Tuesday, October 7, 2014

Across the Field[s]

                                          Mt. Hood from the East oil on Yupo 26x20

 From my plein air foray in the Columbia River Gorge in early September.
 It was so refreshing to be in the golden East once again. The transition is swift, within 15 miles the landscape changes from rainforest to arid grasslands. From one side of the Cascades to the other.
 It`s not the mountain, it`s not the trees, it`s the space between them and me. That third dimension expressed with just two. The classic artist`s dilemma from the caves to the present. How do you do it? How, is pretty much the history of art in Western civilization. Probably the most direct method is through scale. Things in the distance are smaller. Learning how to mimic visual reality was one of the great achievements of the Renaissance painters. In time though, exposure to other cultures caused artists to question this. Why not make everything sort of equal?  My hero, Pierre Bonnard, did just that giving the same importance to his wife, her friend, the cat, the bowl of fruit, the floor tiles and the orchard through the window, all in a single painting! Wove it all together through color and pattern. His work ravishes the eyes.
 My own approach is somewhat similar, I usually flatten the space out yet suggest atmosphere through gradations in the paint. Though I can`t say it`s a constant theme in my work, I`ve done quite a few paintings of trees from across a field. Again, the subject is really that distance between. There is just something so healthy to the human spirit to see just 'space', emptiness. A house with a view is often no more than a building without anything close to it. Just that unoccupied air. It makes us feel good, expansive and safe. Worth the higher price!

                                     Across the Meadow watermedia on Yupo 20x20

From last summer, my beloved Bryant Woods.

                                       Deep Summer Field watermedia on paper 10x7

This one was about the smell of damp grass, shadow and dusk.

                                                    Oregon Refuge oil 14x11

The Finley Wildlife Preserve near Corvallis. Created from former farm land and slowly being restored to an original native landscape. The sense of a promise fulfilled for the early settlers is palpable. The place is bursting with life.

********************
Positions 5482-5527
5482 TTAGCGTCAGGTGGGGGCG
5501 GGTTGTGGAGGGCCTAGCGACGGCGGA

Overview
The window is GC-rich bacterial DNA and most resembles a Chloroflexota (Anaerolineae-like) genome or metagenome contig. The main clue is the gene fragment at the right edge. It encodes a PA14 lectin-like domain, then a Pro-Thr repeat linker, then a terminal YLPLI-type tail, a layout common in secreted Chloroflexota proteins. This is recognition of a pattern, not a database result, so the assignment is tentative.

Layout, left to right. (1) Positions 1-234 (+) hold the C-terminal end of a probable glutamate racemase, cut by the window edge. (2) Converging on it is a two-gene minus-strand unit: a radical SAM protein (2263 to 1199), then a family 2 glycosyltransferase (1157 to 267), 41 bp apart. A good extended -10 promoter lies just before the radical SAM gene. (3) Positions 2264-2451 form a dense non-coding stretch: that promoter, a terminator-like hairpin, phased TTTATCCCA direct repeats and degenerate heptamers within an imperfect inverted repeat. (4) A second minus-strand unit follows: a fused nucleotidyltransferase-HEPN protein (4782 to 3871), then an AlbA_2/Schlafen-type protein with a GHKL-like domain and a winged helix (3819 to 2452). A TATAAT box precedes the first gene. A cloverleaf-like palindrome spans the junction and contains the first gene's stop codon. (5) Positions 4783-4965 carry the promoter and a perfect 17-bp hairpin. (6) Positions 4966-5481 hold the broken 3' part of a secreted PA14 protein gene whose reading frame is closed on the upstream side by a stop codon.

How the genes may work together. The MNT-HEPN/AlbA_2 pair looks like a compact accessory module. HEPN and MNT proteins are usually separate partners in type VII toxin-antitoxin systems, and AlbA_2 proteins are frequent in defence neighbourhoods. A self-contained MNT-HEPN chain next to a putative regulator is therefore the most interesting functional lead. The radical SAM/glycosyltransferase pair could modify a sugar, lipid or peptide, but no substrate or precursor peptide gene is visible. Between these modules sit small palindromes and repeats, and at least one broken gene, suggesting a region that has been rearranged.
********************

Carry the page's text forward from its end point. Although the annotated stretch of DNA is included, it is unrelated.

Steigerwald Study 4 oil on paper 10x8

                                            Steigerwald Study 5 oil on paper 12x9

                                         Across Steigerwald watermedia on paper 16x12

Until it caught fire a couple of years ago, I spent considerable time at Steigerwald Wildlife Refuge. The burnt fields are coming back. The views from here into the mouth of the Columbia Gorge have a yearning quality. Like you really ought to go there. Now.

                                       Across the Field oil on canvas 36x36

This one from 2006 was painted from memory of a stand of trees at the Storm King Sculpture Park a bit north of NYC.

Come visit me and some other worthy artists this weekend and next during the Portland Open Studios. I have maps.
Randall David Tipton
5373 Lakeview blvd
Lake Oswego OR
97035  [close to I-5]

available work for sale in my studio


Libby Fife said...

You are right about that; it's the space. I just hadn't quite considered though, my interaction with it other than to note how small and comforted the open space makes me feel; like a security blanket. It's kind of a living entity isn't it?

The work is gorgeous and atmospheric as always.

P.S. I read a series of articles this weekend dealing with our ability to describe and talk about artwork. Seems artists (and the viewing public) can get squeamish about describing art in terms of feelings and intuition. Your post dovetailed into that discussion.

Mitch Burrell said...

I'm looking forward to seeing your studio and work!